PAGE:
Purchasing property in Turkey is a smart decision and simple if you: take things slowly, ask questions, read around the subject, and have an experienced real estate agent by your side working with you all the way.
The following steps apply to anyone who is considering to buy a property in Turkey whether for retirement, a holiday home or investment purposes.
1. Decide why you are buying
Before you even think about looking at brochures, visiting property exhibitions or searching the Internet, take the time to rehearse exactly what it is you're looking for. This may sound basic, but the reasons for your purchase will affect all the subsequent decisions that you have to make. Some people buy property purely as an investment; others want to relocate, some want a second home on the sun.
2. Choose your location
If you're looking for investment property in Turkey, for example, it's important to choose a property of the type and location that will give you a maximum return. As a general rule, properties by the coast attract higher rental incomes. If you want a property to retire in Turkey to, consider buying somewhere further inland to get more for your money and think about how far you're prepared to travel for shops and other amenities. If you plan to make a permanent move and take up employment in Turkey you may be more interested in Antalya property, that is close to the major population centers.
3. Decide your budget
There are no hidden costs but only additional costs when you buy property in Turkey. As a general rule allow 8% to 9% (slightly more for off-plan properties) on top of your purchase price, to cover 4% various buying taxes, 3% agency commission and 2% lawyer legal fees. You can get a mortgage in Turkey and, for the latter, it is normal for banks to advance a foreigners loan of up to 50% of the declared value of the property.
4. Do your research
Once you have a clear idea of what you want to buy and where, spend some time on detailed research. Magazines, Sunday supplements books, guides and the Internet are all useful sources of information and it's a good idea to visit a few property exhibitions.
5. Visit in person
Never buy any property without making a personal visit. While you're there, spend some time in the immediate area, get to know people, ask questions and find out what the local amenities are like. See how the environment changes throughout the day. Are there busy times where traffic becomes a problem? Is there a noisy bar or club nearby? Where's the nearest hospital ?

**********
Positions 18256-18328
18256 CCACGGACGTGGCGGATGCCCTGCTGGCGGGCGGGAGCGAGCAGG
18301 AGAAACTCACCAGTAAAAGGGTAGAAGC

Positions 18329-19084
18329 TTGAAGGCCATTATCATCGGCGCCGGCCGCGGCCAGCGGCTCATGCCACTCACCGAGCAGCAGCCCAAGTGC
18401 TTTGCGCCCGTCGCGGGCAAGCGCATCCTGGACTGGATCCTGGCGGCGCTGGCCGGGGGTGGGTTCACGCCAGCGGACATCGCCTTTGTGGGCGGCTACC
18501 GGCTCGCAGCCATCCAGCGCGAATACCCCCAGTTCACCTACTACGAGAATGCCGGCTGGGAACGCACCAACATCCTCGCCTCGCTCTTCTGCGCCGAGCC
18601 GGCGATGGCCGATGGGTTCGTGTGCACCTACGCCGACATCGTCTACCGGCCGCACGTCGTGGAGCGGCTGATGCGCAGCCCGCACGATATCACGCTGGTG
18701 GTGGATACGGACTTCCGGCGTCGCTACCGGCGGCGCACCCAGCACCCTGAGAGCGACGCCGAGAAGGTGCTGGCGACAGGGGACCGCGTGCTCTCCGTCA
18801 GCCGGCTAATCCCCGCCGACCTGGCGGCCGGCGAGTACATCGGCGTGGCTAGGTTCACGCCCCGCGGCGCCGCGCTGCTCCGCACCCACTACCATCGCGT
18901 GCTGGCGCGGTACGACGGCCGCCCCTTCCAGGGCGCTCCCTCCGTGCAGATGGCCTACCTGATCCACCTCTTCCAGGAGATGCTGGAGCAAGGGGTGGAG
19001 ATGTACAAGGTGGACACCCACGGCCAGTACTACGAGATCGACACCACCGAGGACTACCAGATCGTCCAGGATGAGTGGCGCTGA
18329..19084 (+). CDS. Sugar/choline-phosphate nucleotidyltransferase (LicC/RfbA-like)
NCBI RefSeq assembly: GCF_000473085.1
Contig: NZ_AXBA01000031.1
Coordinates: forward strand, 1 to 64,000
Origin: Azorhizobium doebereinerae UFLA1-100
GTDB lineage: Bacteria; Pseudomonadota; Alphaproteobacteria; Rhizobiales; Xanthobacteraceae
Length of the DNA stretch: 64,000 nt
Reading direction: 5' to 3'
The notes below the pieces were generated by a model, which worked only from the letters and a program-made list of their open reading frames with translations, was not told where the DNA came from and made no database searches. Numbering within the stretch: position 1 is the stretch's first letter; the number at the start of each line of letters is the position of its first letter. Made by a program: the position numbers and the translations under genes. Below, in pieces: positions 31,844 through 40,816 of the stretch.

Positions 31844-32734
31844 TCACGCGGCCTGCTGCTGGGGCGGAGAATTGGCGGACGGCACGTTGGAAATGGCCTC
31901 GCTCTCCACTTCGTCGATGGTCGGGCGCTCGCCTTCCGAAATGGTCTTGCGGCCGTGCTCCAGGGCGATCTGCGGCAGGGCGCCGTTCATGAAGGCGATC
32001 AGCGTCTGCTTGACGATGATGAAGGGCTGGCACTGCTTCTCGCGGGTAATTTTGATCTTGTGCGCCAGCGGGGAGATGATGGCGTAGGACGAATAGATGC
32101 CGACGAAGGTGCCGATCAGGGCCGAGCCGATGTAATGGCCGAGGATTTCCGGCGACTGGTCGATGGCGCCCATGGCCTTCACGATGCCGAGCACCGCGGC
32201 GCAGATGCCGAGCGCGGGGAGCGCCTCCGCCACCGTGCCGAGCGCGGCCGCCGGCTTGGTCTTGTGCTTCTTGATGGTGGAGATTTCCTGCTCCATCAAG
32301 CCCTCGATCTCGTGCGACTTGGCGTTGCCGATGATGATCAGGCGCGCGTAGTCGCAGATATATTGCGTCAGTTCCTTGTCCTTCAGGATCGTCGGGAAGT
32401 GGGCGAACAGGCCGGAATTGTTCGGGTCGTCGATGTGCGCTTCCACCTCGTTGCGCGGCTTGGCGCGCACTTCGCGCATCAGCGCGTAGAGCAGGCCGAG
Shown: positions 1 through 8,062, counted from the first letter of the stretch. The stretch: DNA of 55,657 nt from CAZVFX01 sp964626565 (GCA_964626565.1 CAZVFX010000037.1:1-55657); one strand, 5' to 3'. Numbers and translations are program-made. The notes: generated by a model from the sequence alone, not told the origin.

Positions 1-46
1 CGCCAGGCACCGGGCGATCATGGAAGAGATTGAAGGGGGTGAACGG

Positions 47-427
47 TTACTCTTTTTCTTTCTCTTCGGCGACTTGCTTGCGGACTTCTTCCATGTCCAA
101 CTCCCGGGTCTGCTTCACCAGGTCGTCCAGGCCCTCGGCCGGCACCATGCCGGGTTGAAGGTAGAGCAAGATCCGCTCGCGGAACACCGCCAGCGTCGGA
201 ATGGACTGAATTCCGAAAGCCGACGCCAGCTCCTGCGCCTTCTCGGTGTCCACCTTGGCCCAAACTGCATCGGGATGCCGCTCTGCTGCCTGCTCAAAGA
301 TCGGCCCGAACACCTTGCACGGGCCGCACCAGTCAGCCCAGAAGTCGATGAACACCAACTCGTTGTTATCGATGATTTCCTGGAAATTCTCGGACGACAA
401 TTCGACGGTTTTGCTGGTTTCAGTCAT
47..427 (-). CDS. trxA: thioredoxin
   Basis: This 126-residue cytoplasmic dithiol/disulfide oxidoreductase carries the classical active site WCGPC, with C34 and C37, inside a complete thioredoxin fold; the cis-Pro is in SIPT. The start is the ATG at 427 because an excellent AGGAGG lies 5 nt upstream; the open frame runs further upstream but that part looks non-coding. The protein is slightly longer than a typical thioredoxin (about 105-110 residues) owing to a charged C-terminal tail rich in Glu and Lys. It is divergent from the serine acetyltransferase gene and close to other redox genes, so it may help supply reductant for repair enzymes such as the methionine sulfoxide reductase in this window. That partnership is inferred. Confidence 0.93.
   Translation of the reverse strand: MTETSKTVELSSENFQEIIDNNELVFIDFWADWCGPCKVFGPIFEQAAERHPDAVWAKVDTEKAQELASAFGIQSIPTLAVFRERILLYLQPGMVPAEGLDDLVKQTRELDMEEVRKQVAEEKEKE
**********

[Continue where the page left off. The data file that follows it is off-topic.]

6. Find a lawyer
Turkish property law is not complicated but other than your agent to look after your interest, a lawyer can also help. Lawyers will usually charge you 2% of the sale price of the property. Be aware that under Turkish law only the person named on the title deed has the right to sell the property and that some investors have been tricked into paying large sums of money to people who were merely tenants of the property.
7. Negotiate terms
Once you've chosen a suitable property, the price and conditions will need to be agreed. It is quite acceptable to make an offer subject to mortgage approval and, for properties that are still being built, you'll want to agree a schedule of stage payments rather than pay the whole amount up front.
8. Be prepared to act quickly
The property market in Turkey is buoyant and properties can sell extremely quickly. Assuming you've done your research; be prepared to make a fast decision and back this up with a deposit (usually around 1-2%) to secure the deal. The deposit can be made in cash or by credit card. Avoid the temptation to pay by cheque as this can take up to 10 days to clear - ample opportunity for a rival investor to step in with a cash deposit.
9. Exchange contracts
With the offer accepted and the deposit paid, the next step is to exchange a real estate sales contract, 'Satis Sozlesmesi' which states the agreed price and what conditions are to be included in the sale. There should always be two original copies issued one to the buyer and the other to the seller. This usually happens the same day from the offer being accepted.
10. Final completion
Final completion takes place when the title deeds are signed before a Government Tapu Official with the balance paid of the purchase price. The signed deed is lodged with the land registry book and your agent will take care of the remaining formalities such as payment of the relevant transfer taxes.